More questions than answers in Naval Academy probe

May 19, 1993|By JoAnna Daemmrich | JoAnna Daemmrich,Staff Writer

The midshipman implicated as the supplier of an exam tha was bought and sold by students in the Naval Academy's biggest cheating scandal in two decades was cleared after the key witness against him clammed up before an honor board.

He was not punished, but six other midshipmen, including the key witness, were convicted of honor violations in March and face expulsion.

The witness, Midshipman 2nd Class Rodney Walker, said he was acting on the advice of a Navy lawyer who urged him to "stick by the brigade" when he told the board it should not consider his statement detailing how the exam was obtained because it was made under duress.

In his sworn statement to naval investigators, Mr. Walker admitted he got the fall-semester final exam for Electrical Engineering 311 from Midshipman 2nd Class Christopher Rounds and sold copies to four friends in December.

Mr. Walker's statement was the linchpin of the investigation, say the people involved in the proceedings.

The 23-year-old from Atlanta said that in addition to being advised by his lawyer to stand by his classmates, he was pressured by other students to keep quiet and even offered a $15,000 bribe to resign.

Without his information, the honor boards could do nothing except find the majority of the accused not guilty, said a person close to the investigation who, like others interviewed, asked not to be identified for fear of reprisal.

Mr. Rounds was among 28 midshipmen originally charged with cheating. He was cleared of honor violations after a board of senior midshipmen found insufficient evidence to convict him, largely because Mr. Walker had undercut his own statement, a source said.

Mr. Rounds, who pleaded not guilty at his March 18 hearing, did not return phone calls over the past two weeks and did not respond to a written request for an interview that was delivered to his dormitory.

The brigade honor committee, which oversees the administrative hearings, dismissed four of the original 28 cases for insufficient evidence. Mr. Rounds was among 13 students cleared by the individual honor boards that heard the remaining 24 cases. Top academy officials later exonerated five of the 11 convicted, citing insufficient evidence, and recommended that the six other students be dismissed.

The scandal, which strikes at the heart of the academy's mission to train Navy officers with high moral and ethical standards, left many students and their professors wondering about the administration of the honor concept. Some at the academy now believe the evidence should have been turned over to the military justice system.

"There are loopholes in the honor system. It's fine for individual cases, but it's not designed to deal with a conspiracy such as this," said a senior involved in the hearings.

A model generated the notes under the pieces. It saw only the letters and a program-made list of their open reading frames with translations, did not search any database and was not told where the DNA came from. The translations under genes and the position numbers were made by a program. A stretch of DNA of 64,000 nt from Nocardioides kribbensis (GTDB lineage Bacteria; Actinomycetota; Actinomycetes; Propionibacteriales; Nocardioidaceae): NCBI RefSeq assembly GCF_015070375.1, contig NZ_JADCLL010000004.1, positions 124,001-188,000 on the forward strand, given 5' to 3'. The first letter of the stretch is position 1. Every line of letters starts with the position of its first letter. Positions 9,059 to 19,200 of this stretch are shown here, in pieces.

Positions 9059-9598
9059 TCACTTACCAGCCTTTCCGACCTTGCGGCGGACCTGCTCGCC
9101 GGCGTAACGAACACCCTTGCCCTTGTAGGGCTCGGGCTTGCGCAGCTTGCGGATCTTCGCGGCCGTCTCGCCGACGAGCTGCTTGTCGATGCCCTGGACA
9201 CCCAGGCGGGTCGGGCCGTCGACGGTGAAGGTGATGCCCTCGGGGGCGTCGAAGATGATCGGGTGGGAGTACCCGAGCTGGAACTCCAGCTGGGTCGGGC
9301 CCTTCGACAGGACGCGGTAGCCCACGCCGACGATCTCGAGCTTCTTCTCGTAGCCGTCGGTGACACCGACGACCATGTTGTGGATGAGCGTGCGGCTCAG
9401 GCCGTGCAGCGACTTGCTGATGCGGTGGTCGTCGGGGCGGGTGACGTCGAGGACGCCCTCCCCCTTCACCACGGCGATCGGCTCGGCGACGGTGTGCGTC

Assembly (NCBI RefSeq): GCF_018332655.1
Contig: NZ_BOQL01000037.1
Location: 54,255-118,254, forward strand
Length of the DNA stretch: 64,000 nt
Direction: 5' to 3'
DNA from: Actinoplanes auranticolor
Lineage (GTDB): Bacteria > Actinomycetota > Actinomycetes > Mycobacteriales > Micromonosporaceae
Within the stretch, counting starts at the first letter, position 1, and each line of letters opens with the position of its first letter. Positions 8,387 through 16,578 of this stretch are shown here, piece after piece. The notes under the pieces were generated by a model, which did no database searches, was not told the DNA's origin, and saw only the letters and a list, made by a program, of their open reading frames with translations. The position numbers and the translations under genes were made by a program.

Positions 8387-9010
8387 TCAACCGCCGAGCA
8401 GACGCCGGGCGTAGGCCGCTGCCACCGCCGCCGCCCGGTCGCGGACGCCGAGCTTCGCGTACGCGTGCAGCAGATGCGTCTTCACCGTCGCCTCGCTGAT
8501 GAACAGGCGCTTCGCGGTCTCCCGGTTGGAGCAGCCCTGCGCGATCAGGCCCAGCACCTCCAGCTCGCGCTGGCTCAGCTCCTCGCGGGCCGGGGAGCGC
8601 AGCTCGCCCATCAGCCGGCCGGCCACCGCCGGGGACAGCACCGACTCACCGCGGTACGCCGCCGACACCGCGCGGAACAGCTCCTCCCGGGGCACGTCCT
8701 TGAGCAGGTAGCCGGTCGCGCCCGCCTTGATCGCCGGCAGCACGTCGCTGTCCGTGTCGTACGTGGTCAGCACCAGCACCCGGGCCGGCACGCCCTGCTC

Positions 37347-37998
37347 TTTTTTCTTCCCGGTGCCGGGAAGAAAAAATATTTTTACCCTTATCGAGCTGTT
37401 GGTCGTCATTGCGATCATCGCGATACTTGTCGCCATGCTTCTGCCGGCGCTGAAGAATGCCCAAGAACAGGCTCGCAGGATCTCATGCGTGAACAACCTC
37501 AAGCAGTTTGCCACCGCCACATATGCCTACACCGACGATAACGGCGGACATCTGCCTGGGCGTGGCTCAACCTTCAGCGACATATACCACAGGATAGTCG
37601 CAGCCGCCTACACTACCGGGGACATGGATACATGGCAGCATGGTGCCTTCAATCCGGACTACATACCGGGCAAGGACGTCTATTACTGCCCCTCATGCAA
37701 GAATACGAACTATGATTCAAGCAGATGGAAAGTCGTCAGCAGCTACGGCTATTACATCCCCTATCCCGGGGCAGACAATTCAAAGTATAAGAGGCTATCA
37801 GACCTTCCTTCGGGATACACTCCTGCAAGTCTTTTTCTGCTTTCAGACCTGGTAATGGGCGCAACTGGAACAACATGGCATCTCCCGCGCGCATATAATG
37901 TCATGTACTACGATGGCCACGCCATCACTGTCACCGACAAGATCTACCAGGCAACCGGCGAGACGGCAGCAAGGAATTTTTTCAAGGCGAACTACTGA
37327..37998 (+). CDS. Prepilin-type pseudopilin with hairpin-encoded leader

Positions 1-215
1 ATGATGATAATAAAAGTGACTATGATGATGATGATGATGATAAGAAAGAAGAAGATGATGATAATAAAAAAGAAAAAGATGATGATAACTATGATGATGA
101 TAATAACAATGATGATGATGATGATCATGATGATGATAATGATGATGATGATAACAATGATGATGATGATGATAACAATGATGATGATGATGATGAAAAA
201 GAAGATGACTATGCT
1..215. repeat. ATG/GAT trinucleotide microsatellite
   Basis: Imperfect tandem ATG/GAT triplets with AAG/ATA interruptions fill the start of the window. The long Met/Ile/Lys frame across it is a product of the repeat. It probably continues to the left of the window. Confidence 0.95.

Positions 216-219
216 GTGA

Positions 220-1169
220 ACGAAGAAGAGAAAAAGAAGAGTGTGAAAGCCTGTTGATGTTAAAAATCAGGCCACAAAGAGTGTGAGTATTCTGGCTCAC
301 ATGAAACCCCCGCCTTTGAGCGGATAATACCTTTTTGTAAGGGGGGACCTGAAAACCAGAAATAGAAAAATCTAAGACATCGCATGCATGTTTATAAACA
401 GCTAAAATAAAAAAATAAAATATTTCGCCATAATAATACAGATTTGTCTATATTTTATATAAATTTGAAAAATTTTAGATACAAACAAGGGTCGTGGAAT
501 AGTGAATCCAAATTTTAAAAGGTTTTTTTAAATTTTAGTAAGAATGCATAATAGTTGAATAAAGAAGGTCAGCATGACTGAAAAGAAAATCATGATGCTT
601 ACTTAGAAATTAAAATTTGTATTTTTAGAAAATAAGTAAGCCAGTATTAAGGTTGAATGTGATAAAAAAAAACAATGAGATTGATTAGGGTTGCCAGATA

Academy officials have defended the administration of the strict honor code, which says that midshipmen "do not lie, cheat or steal," but refused to discuss specific cases because of federal privacy laws.

"We still don't know exactly how the midshipmen got the exam," said Cmdr. Mike John, an academy spokesman. "We were never even able to prove that the exam was stolen."

Test for sale

In his Jan. 8 statement to Deborah I. Reese, a special agent with the Naval Criminal Investigative Service, Mr. Walker revealed in detail how copies of the final for Electrical Engineering 311 were distributed through Bancroft Hall, the huge dormitory housing all 4,200 students.

Mr. Walker told the agent he was solicited by Mr. Rounds to sell the exam about a week before it was scheduled to be given to about 700 juniors on Dec. 14. The course is legendary at the academy for being one of the toughest graduation requirements.

"I am friends with Midshipman Chris Rounds," Mr. Walker said in the statement. "A couple of days before the EE311 final, he was bragging that he had access to any exam you could want. He asked if I wanted one. I told him no. Later he asked again. He was asking $50."

Mr. Walker said he doubted the test was the real thing. "I just thought it was good gouge," he explained, referring to a slang expression for old test questions given out by professors as study materials.

At first, he refused to peddle it. But Mr. Walker told naval investigators that after being pressured by Mr. Rounds, from whom he had borrowed $100 to fix his car, he enlisted three friends to buy the test. A fourth classmate, a varsity football player, dropped by his dorm room and simply handed over $50 for a copy, Mr. Walker told investigators.

He told at least three of the buyers that the test had come from Mr. Rounds, a junior from San Diego. Two of those who studied from the test later told investigators that Mr. Walker had informed them at the time that Mr. Rounds was the source of the exam, according to their attorney, William M. Ferris.

Defense argument

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